Earthworm Biomarkers in Ecological Risk Assessment

  • J. C. Sanchez-Hernandez
Part of the Reviews of Environmental Contamination and Toxicology book series (RECT, volume 188)


Earthworms are important components of the soil system, mainly because of their favorable effects on soil structure and function (Paoletti 1999; Jongmans et al. 2003). Their burrowing and feeding activities contribute notably to increased water infiltration, soil aeration, and the stabilization of soil aggregates. In addition, earthworms help to increase soil fertility by formation of an organic matter layer in topsoil. These features, among others, have led to the popularity of earthworms as excellent bioindicators of soil pollution (Cortet et al. 1999; Lanno et al. 2004). These organisms ingest large amounts of soil, or specific fractions of soil (i.e., organic matter), thereby being continuously exposed to contaminants through their alimentary surfaces (Morgan et al. 2004). Moreover, several studies have shown that earthworm skin is a significant route of contaminant uptake as well (Saxe et al. 2001; Jager et al. 2003;Vijver et al. 2005).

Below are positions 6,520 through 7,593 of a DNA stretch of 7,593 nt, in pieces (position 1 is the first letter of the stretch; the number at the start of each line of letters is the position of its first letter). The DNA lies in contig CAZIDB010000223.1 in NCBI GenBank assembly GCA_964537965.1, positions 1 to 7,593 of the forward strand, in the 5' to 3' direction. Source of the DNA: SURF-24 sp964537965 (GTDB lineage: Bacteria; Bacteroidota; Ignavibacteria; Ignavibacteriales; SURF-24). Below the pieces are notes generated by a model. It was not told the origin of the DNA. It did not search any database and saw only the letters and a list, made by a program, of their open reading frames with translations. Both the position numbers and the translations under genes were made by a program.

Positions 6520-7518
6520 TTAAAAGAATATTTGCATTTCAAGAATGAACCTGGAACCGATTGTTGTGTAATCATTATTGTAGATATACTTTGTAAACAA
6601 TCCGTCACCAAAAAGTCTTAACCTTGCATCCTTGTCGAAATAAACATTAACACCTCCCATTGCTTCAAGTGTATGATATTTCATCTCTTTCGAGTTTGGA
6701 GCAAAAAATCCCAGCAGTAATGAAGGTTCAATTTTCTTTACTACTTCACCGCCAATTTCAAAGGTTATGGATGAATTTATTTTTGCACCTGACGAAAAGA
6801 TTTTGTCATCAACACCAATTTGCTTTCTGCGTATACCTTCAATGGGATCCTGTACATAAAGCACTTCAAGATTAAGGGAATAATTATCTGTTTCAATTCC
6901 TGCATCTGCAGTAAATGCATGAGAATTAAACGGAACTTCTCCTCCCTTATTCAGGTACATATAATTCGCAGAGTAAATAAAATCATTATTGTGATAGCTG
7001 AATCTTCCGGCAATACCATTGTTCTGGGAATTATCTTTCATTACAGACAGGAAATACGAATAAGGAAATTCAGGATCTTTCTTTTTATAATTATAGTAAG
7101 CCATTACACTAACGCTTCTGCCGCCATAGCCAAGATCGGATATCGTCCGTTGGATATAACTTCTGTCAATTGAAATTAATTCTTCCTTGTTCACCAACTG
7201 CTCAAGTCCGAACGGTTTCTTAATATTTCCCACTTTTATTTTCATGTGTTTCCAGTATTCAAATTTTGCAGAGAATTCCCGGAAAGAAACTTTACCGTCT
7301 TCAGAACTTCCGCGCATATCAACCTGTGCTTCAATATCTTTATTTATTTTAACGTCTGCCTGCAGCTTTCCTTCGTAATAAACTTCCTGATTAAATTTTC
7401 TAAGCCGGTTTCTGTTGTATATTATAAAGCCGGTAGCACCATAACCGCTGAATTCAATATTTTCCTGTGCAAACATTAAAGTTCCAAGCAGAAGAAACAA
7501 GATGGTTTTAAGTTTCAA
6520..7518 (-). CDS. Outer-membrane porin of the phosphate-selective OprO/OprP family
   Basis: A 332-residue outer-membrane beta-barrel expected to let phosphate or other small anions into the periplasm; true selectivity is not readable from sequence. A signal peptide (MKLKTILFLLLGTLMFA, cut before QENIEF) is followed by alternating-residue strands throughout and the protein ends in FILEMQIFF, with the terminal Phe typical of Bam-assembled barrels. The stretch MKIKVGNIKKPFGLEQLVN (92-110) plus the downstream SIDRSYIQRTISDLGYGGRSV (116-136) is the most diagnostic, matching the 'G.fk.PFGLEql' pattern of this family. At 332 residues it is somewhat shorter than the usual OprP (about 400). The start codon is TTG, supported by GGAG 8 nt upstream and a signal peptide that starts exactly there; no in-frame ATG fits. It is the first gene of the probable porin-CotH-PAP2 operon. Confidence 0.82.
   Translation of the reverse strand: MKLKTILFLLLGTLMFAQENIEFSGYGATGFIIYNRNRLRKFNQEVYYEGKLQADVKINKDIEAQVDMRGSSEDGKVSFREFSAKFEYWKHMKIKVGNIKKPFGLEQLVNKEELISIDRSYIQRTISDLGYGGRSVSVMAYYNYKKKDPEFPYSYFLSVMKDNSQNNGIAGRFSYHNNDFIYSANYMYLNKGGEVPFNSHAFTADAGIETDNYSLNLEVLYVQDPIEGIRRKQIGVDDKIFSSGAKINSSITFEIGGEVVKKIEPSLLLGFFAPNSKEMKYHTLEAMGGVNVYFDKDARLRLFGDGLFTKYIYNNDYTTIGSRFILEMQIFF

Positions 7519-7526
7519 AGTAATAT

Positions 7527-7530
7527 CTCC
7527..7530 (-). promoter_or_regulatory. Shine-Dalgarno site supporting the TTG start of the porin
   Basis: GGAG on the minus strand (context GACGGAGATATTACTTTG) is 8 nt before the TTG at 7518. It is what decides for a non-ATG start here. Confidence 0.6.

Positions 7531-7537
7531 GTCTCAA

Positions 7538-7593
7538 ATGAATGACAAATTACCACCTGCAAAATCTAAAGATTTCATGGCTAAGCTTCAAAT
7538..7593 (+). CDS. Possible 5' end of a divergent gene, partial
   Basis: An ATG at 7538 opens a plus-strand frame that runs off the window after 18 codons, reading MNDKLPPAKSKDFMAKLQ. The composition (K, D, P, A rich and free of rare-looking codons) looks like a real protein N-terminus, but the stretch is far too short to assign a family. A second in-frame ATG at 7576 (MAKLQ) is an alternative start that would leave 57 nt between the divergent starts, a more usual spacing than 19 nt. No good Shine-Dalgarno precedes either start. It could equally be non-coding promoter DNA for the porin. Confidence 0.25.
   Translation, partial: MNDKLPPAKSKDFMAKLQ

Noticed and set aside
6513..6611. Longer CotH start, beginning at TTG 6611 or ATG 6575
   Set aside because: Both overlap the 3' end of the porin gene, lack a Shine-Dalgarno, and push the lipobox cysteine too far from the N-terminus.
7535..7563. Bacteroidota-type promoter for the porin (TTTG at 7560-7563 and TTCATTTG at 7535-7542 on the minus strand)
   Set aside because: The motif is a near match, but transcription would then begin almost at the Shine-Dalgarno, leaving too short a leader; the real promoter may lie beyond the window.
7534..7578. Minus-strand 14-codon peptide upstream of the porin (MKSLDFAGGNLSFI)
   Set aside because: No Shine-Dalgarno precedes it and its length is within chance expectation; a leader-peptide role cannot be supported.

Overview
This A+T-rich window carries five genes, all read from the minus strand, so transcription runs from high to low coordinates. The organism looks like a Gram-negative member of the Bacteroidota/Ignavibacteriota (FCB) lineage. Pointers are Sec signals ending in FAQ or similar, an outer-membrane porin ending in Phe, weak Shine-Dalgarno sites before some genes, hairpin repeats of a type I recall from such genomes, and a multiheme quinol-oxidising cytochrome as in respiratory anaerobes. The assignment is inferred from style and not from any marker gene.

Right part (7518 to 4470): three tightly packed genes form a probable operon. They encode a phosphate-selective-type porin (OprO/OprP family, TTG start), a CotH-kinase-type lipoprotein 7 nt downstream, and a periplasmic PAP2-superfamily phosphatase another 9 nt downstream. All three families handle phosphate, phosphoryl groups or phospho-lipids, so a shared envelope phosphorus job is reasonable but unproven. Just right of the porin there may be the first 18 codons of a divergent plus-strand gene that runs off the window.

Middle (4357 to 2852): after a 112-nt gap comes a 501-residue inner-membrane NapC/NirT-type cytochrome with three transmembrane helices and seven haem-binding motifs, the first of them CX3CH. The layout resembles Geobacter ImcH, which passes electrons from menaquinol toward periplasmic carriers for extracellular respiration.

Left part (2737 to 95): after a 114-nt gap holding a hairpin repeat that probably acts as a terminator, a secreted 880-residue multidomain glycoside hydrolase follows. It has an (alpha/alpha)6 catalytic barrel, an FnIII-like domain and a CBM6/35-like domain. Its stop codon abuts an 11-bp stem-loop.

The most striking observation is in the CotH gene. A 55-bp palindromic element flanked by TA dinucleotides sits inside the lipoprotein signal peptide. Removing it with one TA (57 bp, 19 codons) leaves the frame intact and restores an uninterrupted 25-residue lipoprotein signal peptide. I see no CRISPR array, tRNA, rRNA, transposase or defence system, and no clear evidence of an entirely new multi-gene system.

AChE Activity Ecological Risk Assessment Earthworm Species Environ Toxicol Cocoon Production 
These keywords were added by machine and not by the authors. This process is experimental and the keywords may be updated as the learning algorithm improves.


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© Springer 2006

Authors and Affiliations

  • J. C. Sanchez-Hernandez
    • 1
  1. 1.Laboratory of EcotoxicologyUniversity of Castilla-La ManchaToledoSpain

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